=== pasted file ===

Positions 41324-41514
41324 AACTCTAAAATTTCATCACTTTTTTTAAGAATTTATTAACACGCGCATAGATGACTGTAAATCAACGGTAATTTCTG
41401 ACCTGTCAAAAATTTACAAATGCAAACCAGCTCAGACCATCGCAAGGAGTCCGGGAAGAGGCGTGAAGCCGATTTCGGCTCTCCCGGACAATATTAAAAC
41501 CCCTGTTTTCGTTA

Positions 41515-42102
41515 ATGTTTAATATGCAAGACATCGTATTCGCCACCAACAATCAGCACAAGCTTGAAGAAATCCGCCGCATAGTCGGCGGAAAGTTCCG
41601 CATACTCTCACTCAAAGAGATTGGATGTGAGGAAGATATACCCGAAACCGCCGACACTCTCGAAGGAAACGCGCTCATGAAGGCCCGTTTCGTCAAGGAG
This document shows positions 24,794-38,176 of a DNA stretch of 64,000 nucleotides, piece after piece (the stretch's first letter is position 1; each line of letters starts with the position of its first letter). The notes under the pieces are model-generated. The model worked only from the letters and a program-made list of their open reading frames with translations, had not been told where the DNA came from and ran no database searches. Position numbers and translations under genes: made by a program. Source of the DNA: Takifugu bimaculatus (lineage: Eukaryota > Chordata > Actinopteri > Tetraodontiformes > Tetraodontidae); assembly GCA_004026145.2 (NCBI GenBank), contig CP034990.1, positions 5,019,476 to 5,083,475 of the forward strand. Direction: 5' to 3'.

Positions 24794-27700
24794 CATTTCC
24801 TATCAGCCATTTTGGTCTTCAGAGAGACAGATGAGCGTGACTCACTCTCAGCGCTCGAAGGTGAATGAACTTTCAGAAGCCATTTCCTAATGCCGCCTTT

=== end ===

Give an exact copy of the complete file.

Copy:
Positions 41324-41514
41324 AACTCTAAAATTTCATCACTTTTTTTAAGAATTTATTAACACGCGCATAGATGACTGTAAATCAACGGTAATTTCTG
41401 ACCTGTCAAAAATTTACAAATGCAAACCAGCTCAGACCATCGCAAGGAGTCCGGGAAGAGGCGTGAAGCCGATTTCGGCTCTCCCGGACAATATTAAAAC
41501 CCCTGTTTTCGTTA

Positions 41515-42102
41515 ATGTTTAATATGCAAGACATCGTATTCGCCACCAACAATCAGCACAAGCTTGAAGAAATCCGCCGCATAGTCGGCGGAAAGTTCCG
41601 CATACTCTCACTCAAAGAGATTGGATGTGAGGAAGATATACCCGAAACCGCCGACACTCTCGAAGGAAACGCGCTCATGAAGGCCCGTTTCGTCAAGGAG
This document shows positions 24,794-38,176 of a DNA stretch of 64,000 nucleotides, piece after piece (the stretch's first letter is position 1; each line of letters starts with the position of its first letter). The notes under the pieces are model-generated. The model worked only from the letters and a program-made list of their open reading frames with translations, had not been told where the DNA came from and ran no database searches. Position numbers and translations under genes: made by a program. Source of the DNA: Takifugu bimaculatus (lineage: Eukaryota > Chordata > Actinopteri > Tetraodontiformes > Tetraodontidae); assembly GCA_004026145.2 (NCBI GenBank), contig CP034990.1, positions 5,019,476 to 5,083,475 of the forward strand. Direction: 5' to 3'.

Positions 24794-27700
24794 CATTTCC
24801 TATCAGCCATTTTGGTCTTCAGAGAGACAGATGAGCGTGACTCACTCTCAGCGCTCGAAGGTGAATGAACTTTCAGAAGCCATTTCCTAATGCCGCCTTT